Bloodied jacket

5 Responses to “An account of being roughed up after a film festival in Greece”

  1. Erin says:

    Jesus! I’m glad you’re alright, Ray.

  2. don lewis (was PetalumaFilms) says:

    Good God man!! I too am glad you are (mostly) O.K. Of all the places to get beaten by a mob, I must admit, Greece doesn’t immediately come to mind. Maybe your misadventure will save us all from “Mama Mia II.”

  3. T. Holly says:

    indie is recuperating; still, he gets the shots, red

  4. Glad to hear you made it out alive and safe, man. So sorry to hear about your rough experience in Greece.

  5. T. Holly says:

    What a repugnant retort by Jeff Wells. He could never write a Diving Bell and the Butterfly story.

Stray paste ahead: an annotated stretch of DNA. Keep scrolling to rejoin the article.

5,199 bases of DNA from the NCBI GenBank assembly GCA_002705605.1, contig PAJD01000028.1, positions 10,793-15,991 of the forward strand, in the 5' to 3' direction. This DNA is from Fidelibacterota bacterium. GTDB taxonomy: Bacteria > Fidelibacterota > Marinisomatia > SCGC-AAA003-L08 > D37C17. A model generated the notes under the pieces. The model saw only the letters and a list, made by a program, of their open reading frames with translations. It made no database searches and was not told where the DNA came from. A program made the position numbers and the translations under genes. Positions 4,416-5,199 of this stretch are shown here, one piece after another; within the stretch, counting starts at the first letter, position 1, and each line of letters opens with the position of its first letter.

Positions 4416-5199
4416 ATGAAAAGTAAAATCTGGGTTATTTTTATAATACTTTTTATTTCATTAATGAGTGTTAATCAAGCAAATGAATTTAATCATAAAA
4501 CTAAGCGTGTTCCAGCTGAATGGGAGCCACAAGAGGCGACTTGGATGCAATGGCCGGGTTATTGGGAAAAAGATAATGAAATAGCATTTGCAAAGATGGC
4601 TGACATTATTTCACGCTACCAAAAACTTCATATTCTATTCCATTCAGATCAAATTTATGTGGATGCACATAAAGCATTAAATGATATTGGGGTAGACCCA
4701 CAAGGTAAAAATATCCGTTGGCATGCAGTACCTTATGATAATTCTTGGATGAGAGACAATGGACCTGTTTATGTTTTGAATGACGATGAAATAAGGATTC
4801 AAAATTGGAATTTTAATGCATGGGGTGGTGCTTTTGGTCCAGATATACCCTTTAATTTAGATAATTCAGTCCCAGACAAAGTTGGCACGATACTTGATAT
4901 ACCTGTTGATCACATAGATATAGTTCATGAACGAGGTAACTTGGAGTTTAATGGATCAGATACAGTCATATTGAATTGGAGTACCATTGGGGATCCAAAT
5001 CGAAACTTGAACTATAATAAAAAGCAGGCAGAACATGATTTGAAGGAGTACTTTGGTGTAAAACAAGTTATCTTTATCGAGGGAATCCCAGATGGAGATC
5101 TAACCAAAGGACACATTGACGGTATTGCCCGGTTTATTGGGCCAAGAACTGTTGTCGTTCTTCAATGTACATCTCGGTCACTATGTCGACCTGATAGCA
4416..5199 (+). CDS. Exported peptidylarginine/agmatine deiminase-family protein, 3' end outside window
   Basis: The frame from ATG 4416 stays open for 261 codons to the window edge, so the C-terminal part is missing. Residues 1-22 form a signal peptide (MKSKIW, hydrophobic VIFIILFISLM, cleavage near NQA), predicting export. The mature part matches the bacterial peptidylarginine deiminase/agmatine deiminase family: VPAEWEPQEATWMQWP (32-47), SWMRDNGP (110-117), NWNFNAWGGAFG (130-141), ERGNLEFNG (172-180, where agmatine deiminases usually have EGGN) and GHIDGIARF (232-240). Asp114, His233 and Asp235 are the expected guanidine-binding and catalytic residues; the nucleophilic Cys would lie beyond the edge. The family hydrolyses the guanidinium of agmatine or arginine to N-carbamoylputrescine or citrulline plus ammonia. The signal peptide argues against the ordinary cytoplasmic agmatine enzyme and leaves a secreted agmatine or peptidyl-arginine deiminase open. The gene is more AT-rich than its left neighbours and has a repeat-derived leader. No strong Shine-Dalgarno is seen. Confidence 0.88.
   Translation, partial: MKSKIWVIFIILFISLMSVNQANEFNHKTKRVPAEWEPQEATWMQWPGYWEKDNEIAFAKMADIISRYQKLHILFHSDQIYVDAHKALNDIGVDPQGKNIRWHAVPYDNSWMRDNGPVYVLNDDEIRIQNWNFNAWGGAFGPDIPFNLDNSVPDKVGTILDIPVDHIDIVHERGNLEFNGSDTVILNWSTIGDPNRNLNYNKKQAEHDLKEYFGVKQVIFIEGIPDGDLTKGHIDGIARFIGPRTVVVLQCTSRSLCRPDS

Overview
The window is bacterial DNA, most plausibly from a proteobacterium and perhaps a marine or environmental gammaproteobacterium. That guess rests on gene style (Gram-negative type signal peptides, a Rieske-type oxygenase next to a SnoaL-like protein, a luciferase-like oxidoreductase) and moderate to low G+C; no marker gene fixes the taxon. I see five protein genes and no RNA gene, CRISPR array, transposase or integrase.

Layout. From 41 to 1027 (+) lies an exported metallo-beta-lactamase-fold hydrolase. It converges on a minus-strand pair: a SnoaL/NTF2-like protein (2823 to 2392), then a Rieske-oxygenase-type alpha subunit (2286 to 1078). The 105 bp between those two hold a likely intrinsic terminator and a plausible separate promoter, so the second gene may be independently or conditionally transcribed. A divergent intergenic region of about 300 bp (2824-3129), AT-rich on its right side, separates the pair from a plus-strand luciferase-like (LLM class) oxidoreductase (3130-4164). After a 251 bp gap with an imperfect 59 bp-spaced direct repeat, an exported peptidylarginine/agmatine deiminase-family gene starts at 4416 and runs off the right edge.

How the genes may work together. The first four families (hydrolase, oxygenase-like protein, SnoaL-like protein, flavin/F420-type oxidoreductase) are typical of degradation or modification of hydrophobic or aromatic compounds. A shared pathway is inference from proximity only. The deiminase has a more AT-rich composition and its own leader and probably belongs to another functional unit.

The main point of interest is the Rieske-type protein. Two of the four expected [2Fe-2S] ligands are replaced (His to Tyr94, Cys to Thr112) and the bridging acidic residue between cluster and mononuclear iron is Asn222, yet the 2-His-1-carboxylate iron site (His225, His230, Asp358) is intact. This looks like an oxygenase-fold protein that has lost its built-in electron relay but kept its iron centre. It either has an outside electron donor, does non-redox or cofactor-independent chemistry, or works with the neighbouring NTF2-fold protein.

Movie City Indie

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“The Motion Picture Academy, at considerable expense and with great efficiency, runs all the nominated pictures at its own theater, showing each picture twice, once in the afternoon, once in the evening. A nominated picture is one in connection with which any kind of work is nominated for an award, not necessarily acting, directing, or writing; it may be a purely technical matter such as set-dressing or sound work. This running of pictures has the object of permitting the voters to look at films which they may happen to have missed or to have partly forgotten. It is an attempt to make them realize that pictures released early in the year, and since overlaid with several thicknesses of battered celluloid, are still in the running and that consideration of only those released a short time before the end of the year is not quite just.